The molecular mechanism underling plant cell competency to regenerate

Certain plants cells retain plasticity and are capable - under the appropriate stimuli, e.g. after wounding or following hormone stimulation - to switch their developmental program, re-enter the cell cycle and form a mass of less-differentiated totipotent cells, termed callus. Those cells restore a “stem cell” status and acquire a competence to respond rapidly to diverse stimuli taking on new fate accordingly and regenerate. The acquisition of new fate is characterized by massive reprogramming of gene expression for example switching on or off hundreds of developmental genes. In eukaryotes, gene expression is the outcome of transcription by RNA polymerase II (Pol II) machinery, acting on the highly dynamic platform of the chromatin and regulated by combinatorial epigenetic modifications. Two of the histone modifications, the active mark H3K4me3, catalyzed by the Trithorax group (TrxG) and the repressive mark H3K27me3 which is catalyzed by the Polycomb Repressive Complex 2 (PRC2) and their interplay can set the gene in an active, repressive or poised for activation transcriptional state.

 To elucidate the molecular mechanism underlying plant cell competency to regenerate we are examining the capacity of callus derived from various mutant of the PRC2 and TrxG to response to external cues and to regenerate. Using ChIP-seq analysis we are characterizing the H3k4me3 and H3K27me3 landscapes and mapping the PolII occupation genome wide and relate it to the transcription levels in WT and in various mutants. Our goal is to determine the combinatorial code that sets the transcriptional state of each gene into active, repressed or poised for activation in the totipotent callus and to compare it with a non-totipotent leaf cells and the various mutant.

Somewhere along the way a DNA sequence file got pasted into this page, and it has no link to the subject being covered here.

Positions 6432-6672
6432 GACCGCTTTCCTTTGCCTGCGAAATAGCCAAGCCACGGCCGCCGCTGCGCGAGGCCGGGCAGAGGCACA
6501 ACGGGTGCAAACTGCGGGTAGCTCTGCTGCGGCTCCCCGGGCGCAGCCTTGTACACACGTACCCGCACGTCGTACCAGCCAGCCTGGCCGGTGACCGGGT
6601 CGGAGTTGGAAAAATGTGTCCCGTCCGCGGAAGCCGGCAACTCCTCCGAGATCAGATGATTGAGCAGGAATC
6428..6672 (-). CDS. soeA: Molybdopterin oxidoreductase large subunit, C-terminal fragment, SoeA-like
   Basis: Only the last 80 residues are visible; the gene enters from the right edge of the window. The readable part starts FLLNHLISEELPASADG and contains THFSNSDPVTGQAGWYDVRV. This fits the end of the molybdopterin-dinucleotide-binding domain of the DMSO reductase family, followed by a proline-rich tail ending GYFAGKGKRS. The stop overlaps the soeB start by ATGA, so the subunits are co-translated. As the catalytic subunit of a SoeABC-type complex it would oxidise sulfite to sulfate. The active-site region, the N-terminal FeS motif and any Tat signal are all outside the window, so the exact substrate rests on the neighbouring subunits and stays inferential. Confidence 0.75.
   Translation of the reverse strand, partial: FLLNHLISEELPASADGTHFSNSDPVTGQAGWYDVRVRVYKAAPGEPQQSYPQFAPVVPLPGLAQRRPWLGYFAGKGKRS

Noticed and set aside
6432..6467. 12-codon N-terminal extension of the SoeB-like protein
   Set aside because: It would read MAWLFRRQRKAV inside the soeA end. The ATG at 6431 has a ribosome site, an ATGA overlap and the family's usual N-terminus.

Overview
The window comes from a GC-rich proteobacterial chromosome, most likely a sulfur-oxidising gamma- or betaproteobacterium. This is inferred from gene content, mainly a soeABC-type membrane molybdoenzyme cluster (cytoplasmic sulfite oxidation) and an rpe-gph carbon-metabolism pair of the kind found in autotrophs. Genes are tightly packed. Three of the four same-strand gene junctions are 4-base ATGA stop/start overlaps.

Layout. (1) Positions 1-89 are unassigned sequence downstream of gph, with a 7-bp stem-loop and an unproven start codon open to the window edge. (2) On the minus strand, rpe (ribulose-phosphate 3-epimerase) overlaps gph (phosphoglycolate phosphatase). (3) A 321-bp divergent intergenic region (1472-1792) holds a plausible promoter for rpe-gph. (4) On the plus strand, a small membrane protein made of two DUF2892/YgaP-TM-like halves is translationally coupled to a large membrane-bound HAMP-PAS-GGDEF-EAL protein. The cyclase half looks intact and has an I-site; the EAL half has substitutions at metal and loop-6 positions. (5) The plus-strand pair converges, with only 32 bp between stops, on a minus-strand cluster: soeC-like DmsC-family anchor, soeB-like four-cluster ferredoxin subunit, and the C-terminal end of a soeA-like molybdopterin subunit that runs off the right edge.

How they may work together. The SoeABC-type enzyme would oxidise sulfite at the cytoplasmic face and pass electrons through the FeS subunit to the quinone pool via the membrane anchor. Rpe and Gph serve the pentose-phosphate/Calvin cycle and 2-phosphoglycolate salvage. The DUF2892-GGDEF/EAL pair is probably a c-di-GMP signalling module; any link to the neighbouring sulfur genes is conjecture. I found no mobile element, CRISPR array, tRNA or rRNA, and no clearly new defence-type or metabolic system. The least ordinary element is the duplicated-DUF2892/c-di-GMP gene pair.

Numerous genes in the emf2 mutant callus exhibit H3K4me3 acquisition and high expression level. Expression, H3K27me3 and H3K4me3 patterns on individual genes in WT and in emf2 mutant calli. WT and emf2 calli generated from young cotyledons were subjected to mRNA-seq and ChIP-seq analysis with specific antibodies for H3K27me3 and H3K4me3 in three biological replicates. (A) An example for a gene that in WT exhibits no H3K27me3, a peak of H3K4me3 and high expression level. The emf2 callus shows the same pattern. (B-D) example of genes that in WT exhibit H3K27me3 marks, no H3K4me3 and no transcripts. In the emf2 mutant these genes acquire H3K4me3 mark and become transcriptionally active.
                                                                                                                                                                                                       We have identified in callus 800 putative bivalent genes (see below), in which the genes are marked by both H3K27me3 and H3K4me3 and in WT no mRNA. This can serve as a mechanism to set the genes poised for activation. In the emf2 mutant, which is impaired in setting the H3K27me3 mark, those gene have the  H3K4me3 mark and the genes are expressed.

 Numerous genes in the WT callus are potentially marked by both H3K27me3 and H3K4me3 and serve as candidates for bivalent genesExamples for genes that in WT callus marked by both H3K27me3 and H3K4me3 and exhibit no transcripts. In the emf2 mutant these genes are marked by H3K4me3 and show high expression level.